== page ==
Initiative aims to fill in NOLA’s street troubles


Starlight Williams

Potholes like the one shown above are littered around the streets of New Orleans, often causing expensive car repairs and unattractive streets. Fix My Streets Working Financial Group aims to work with the city to make smooth streets in New Orleans.

Taylor Galmiche

Gretna resident Christian Holmes was dropping his son off on the way to work when a pothole blew out
his tire.

“It was a giant pothole in the middle of the street. You couldn’t really avoid it,” Holmes said.

Potholes like this can be found all over the city, but thanks to an initiative from the mayor’s office, Holmes is one step closer to a pothole-
free drive.

Mayor Mitch Landrieu is leaving it to the Fix My Streets Working Financial Group to develop recommendations for New Orleans’ long-term infrastructure needs.

“It’s really a problem that’s been in the making for 35 or 40 years. The infrastructure has been neglected,” said Robert Lupo, founder of Fix My Streets campaign.

Lupo’s own frustration with the potholes prompted him and many others to join the Fix My
Streets campaign.

The group started out as a gathering of citizens who were upset.

Lupo recalls seeing signs that said, “Fix my streets; I pay my taxes,” at one of their first neighborhood meetings.

The administration heard the call and decided to form the official financial working group.

“When we met and started getting this ball rolling, we were hoping – that’s all,” Lupo said. “The fact that we have an administration that is willing to listen is a big, giant
step forward.”

The city estimates that the costs for street repair will be $9.3 billion, which could lead to higher taxes.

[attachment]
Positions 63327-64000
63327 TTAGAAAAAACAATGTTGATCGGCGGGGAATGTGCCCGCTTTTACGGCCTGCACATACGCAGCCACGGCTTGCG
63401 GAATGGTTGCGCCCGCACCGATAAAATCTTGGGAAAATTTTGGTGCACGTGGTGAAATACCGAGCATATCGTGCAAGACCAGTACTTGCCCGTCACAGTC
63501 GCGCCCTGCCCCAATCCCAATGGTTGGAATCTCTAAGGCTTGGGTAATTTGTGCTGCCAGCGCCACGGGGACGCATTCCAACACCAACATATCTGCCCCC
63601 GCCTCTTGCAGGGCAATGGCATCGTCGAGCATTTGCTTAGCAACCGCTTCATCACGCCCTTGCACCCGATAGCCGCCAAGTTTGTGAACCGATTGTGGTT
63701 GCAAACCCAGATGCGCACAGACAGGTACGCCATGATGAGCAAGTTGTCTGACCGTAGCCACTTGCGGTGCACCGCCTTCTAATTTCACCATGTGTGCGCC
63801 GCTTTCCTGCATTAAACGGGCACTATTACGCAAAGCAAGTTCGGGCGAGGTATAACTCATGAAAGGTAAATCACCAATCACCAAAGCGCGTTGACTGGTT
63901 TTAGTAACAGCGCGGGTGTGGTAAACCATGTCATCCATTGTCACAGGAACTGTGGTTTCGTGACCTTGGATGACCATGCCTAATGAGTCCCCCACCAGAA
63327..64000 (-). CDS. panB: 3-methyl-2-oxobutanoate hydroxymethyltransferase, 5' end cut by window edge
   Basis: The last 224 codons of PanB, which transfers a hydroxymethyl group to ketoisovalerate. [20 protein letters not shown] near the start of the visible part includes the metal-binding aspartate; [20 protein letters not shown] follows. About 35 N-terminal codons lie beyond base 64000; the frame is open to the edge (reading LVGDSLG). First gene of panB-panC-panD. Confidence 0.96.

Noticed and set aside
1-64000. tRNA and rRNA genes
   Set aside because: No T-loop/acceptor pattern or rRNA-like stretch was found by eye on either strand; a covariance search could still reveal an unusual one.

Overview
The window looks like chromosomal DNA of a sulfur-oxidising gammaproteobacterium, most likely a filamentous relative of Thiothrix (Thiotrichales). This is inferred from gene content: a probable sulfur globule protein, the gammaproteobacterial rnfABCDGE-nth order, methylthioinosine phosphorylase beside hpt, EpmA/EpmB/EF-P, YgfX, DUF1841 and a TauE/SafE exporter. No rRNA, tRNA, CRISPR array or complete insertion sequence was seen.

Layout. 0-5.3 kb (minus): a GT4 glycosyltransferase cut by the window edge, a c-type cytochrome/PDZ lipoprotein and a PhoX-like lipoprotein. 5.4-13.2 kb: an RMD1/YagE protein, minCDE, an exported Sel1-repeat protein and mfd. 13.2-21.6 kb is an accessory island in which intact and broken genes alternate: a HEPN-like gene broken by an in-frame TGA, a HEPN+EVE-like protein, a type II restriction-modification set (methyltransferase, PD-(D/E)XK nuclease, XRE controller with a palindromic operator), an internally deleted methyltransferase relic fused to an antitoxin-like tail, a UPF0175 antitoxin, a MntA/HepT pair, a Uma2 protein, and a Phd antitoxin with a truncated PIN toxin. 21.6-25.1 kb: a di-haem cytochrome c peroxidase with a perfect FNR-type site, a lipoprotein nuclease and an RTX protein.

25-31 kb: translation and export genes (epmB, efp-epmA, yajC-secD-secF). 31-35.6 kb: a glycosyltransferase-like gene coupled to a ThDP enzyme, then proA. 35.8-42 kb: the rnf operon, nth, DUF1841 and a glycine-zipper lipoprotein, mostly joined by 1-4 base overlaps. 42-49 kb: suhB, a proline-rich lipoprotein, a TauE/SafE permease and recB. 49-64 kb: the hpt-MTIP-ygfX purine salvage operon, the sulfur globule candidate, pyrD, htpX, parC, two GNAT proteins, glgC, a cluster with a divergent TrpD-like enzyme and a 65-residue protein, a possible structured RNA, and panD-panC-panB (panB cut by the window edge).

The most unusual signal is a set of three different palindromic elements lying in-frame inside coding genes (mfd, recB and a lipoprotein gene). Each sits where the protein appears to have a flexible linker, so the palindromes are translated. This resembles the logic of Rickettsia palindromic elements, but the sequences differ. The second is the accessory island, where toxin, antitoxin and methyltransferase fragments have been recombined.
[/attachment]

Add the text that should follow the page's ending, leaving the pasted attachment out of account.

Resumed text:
“We know that the citizens are not willing to pay anything extra unless we know where the dollars are being spent right now, efficiently,” Lupo said.

Holmes said that he is willing to pay more taxes as long as he is certain that the money is going towards
street repair.

The Fix My Streets Financial Working Group is given information by the Bureau of Governmental Research and the city administration. They know how money is being spent, how property taxes are collected and where the state and federal government might be able to help.

In the last two months, the federal government signed off on a grant of $2 billion through the Federal Emergency Management Agency.

The grant will be used to repair storm drains, sewage drains and the water systems that were damaged by Katrina.

New Orleans works to fill potholes every year. The city reports that the Department of Public Works’ Maintenance Division filled 60,401 potholes in 2013, 25,348 potholes in 2014 and was scheduled to fill 40,000 potholes in 2015.

“While we have made great progress over the last five years, more must be done,” Landrieu said in a city press release.

Lupo said  New Orleans streets are not a Band-Aid fix. According to him, it could take 10-15 years to fix the streets.

Regardless of the time it takes, Holmes believes actions must
be made.

“Either you’re trying to dodge potholes all the time or you’re hitting them. It needs to be fixed,” Holmes said.